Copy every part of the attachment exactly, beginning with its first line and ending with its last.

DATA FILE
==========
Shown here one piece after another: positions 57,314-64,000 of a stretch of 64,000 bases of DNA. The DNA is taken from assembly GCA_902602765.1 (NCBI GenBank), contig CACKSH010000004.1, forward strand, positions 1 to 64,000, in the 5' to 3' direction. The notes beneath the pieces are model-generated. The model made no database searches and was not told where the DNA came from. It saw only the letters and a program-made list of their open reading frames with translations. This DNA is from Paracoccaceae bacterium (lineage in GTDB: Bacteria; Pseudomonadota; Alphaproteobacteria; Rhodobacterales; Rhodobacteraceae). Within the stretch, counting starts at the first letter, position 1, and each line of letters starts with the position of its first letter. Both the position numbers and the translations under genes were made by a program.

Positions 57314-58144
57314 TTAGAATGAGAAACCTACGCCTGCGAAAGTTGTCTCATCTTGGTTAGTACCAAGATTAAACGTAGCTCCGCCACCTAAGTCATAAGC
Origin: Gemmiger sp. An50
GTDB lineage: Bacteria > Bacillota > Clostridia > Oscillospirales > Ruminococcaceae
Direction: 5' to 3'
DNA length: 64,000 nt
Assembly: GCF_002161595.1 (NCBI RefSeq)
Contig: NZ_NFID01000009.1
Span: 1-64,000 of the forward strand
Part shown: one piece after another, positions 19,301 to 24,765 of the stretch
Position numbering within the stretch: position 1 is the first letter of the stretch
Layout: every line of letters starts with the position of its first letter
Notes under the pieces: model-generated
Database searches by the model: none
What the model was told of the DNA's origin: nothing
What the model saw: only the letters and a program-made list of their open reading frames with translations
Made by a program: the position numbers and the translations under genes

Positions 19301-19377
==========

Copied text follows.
Shown here one piece after another: positions 57,314-64,000 of a stretch of 64,000 bases of DNA. The DNA is taken from assembly GCA_902602765.1 (NCBI GenBank), contig CACKSH010000004.1, forward strand, positions 1 to 64,000, in the 5' to 3' direction. The notes beneath the pieces are model-generated. The model made no database searches and was not told where the DNA came from. It saw only the letters and a program-made list of their open reading frames with translations. This DNA is from Paracoccaceae bacterium (lineage in GTDB: Bacteria; Pseudomonadota; Alphaproteobacteria; Rhodobacterales; Rhodobacteraceae). Within the stretch, counting starts at the first letter, position 1, and each line of letters starts with the position of its first letter. Both the position numbers and the translations under genes were made by a program.

Positions 57314-58144
57314 TTAGAATGAGAAACCTACGCCTGCGAAAGTTGTCTCATCTTGGTTAGTACCAAGATTAAACGTAGCTCCGCCACCTAAGTCATAAGC
Origin: Gemmiger sp. An50
GTDB lineage: Bacteria > Bacillota > Clostridia > Oscillospirales > Ruminococcaceae
Direction: 5' to 3'
DNA length: 64,000 nt
Assembly: GCF_002161595.1 (NCBI RefSeq)
Contig: NZ_NFID01000009.1
Span: 1-64,000 of the forward strand
Part shown: one piece after another, positions 19,301 to 24,765 of the stretch
Position numbering within the stretch: position 1 is the first letter of the stretch
Layout: every line of letters starts with the position of its first letter
Notes under the pieces: model-generated
Database searches by the model: none
What the model was told of the DNA's origin: nothing
What the model saw: only the letters and a program-made list of their open reading frames with translations
Made by a program: the position numbers and the translations under genes

Positions 19301-19377